coachchuckaahs wrote:Sorry, I have been offline. My entire flying team went to Round Valley to compete in AMA competition this weekend. One team member came home with a National Record (pending AMA approval).
coachchuckaahs wrote:It was a blast to fly in a 100' ceiling! My kids all got times right around 10 minutes with their penny planes. Like described by airco, the flights in the high venue were very powerful climbs initially, then leveling off under the rafters. Imagine hitting rafters, repeatedly, at 100'! Only 2 got stuck, and we freed them with helium balloons.
I am happy to report that our testing at home scaled well to the 100' room. We tested with 1/5 rubber, generally 0.5g of rubber and a 2g stick, flying to 20' at home. This gave us an excellent starting point for the 100' ceiling.
Interestingly, the kids found different solutions to get to 10 minutes. The top flyer had very high pitch, with slow prop RPM and thick rubber. That is also the route I took. However, another kid had fairly low pitch, with higher RPM, and she was beating up the rafters. We kept cutting the rubber thinner and thinner, and she reached within a few seconds of the high pitch kid!
All of the kids used the SO log sheets that we have, and analyzed the data, changing one variable at a time. They progressed from 6-7 minutes to over 10 minutes throughout the weekend.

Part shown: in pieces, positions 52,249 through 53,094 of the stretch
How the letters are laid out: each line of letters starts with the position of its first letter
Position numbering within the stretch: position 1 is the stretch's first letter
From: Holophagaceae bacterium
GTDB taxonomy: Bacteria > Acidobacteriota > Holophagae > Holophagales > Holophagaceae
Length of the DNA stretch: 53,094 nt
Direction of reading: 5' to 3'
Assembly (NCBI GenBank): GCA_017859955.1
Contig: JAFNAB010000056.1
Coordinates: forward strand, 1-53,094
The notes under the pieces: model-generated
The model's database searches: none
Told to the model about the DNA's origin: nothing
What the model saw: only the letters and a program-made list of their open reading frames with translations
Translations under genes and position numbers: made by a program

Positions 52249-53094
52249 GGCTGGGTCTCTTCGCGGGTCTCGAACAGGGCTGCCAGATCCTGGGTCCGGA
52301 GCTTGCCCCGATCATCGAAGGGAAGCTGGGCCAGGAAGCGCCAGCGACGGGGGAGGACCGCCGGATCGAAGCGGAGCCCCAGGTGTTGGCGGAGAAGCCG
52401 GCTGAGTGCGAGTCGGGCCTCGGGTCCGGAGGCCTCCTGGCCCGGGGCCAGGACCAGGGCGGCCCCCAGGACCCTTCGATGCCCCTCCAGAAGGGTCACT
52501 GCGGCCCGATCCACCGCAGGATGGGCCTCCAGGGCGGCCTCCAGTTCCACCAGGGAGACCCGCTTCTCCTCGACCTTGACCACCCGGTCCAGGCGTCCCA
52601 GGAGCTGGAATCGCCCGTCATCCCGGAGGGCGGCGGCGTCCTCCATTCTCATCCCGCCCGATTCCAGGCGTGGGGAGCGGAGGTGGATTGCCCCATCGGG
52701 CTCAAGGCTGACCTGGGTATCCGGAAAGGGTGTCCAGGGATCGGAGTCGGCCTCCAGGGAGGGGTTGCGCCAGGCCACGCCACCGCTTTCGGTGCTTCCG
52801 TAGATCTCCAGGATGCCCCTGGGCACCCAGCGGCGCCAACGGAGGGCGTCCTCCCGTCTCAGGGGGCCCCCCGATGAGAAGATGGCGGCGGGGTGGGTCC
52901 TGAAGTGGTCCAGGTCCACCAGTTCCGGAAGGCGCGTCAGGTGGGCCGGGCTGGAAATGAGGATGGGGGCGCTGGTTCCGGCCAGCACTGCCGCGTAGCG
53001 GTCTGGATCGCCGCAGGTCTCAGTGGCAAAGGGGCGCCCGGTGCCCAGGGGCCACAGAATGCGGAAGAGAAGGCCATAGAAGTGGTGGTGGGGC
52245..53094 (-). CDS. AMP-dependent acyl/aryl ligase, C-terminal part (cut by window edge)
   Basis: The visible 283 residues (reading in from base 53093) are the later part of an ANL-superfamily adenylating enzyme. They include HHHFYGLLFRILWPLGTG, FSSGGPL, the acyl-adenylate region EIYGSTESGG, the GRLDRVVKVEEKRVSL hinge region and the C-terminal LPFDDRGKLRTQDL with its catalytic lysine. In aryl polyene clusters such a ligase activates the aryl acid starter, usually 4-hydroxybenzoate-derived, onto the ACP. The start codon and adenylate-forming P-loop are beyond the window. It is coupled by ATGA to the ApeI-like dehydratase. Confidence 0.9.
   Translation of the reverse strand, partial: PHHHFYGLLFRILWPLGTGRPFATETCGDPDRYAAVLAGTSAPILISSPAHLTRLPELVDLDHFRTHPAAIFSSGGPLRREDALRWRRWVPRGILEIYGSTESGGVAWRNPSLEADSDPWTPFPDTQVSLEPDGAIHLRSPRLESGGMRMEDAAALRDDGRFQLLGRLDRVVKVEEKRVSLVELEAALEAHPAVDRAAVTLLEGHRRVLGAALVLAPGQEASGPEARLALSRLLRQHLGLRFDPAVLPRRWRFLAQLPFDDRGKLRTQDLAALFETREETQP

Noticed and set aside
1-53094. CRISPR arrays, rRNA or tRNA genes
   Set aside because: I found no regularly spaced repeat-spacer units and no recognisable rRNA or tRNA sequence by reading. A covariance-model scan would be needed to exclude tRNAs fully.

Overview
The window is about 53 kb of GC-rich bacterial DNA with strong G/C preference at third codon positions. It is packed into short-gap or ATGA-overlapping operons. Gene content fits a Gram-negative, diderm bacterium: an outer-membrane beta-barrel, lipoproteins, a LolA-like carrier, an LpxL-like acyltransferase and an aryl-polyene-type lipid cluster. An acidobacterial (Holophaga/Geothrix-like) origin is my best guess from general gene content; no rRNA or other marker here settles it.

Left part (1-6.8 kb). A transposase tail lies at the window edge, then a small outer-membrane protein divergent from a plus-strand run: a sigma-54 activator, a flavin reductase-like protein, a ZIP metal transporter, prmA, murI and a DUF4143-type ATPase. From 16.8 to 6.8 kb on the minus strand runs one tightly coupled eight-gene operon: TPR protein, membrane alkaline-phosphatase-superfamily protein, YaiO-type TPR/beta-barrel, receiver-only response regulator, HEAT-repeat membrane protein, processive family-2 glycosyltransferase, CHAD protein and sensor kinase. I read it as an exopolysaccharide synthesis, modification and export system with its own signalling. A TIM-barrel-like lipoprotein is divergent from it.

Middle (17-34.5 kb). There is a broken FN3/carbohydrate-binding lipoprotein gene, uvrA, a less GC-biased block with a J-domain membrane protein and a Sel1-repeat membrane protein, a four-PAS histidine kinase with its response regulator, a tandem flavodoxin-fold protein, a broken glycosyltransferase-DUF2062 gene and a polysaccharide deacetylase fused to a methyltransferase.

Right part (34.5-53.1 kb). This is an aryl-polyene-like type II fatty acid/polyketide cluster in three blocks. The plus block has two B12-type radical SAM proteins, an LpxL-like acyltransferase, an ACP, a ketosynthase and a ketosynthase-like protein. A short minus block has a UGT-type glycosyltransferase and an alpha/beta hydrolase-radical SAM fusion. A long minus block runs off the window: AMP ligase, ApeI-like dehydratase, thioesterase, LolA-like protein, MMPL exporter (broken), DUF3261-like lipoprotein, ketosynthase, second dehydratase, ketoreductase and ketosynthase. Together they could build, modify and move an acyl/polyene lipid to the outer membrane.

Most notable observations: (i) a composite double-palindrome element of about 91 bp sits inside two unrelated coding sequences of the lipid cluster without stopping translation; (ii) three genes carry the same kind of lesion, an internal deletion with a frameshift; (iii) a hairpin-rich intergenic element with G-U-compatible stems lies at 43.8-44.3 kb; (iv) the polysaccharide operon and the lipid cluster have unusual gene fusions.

All of this translates directly to SO. The planes were lighter (3.1g), but the processes to improve are the same. It is amazing to see these planes go up like a rocket, then level out and float on the air.
coachchuckaahs wrote:We used this method in 2016 (Wisconsin Nationals), for round valley this year, and for state this year. The method works very well, and is accurate in both altitude and time. It is how we are preparing for nationals this year too.
See me at nationals and I can show you our log book, and you can compare the half flights to the full flights.
izzanom wrote:I've been looking through the forums for strategies for nationals since there's a 40' ceiling there and ive only flown at 24' max. I keep seeing stuff about the partial motor technique and I was wondering if anyone could explain it to me.
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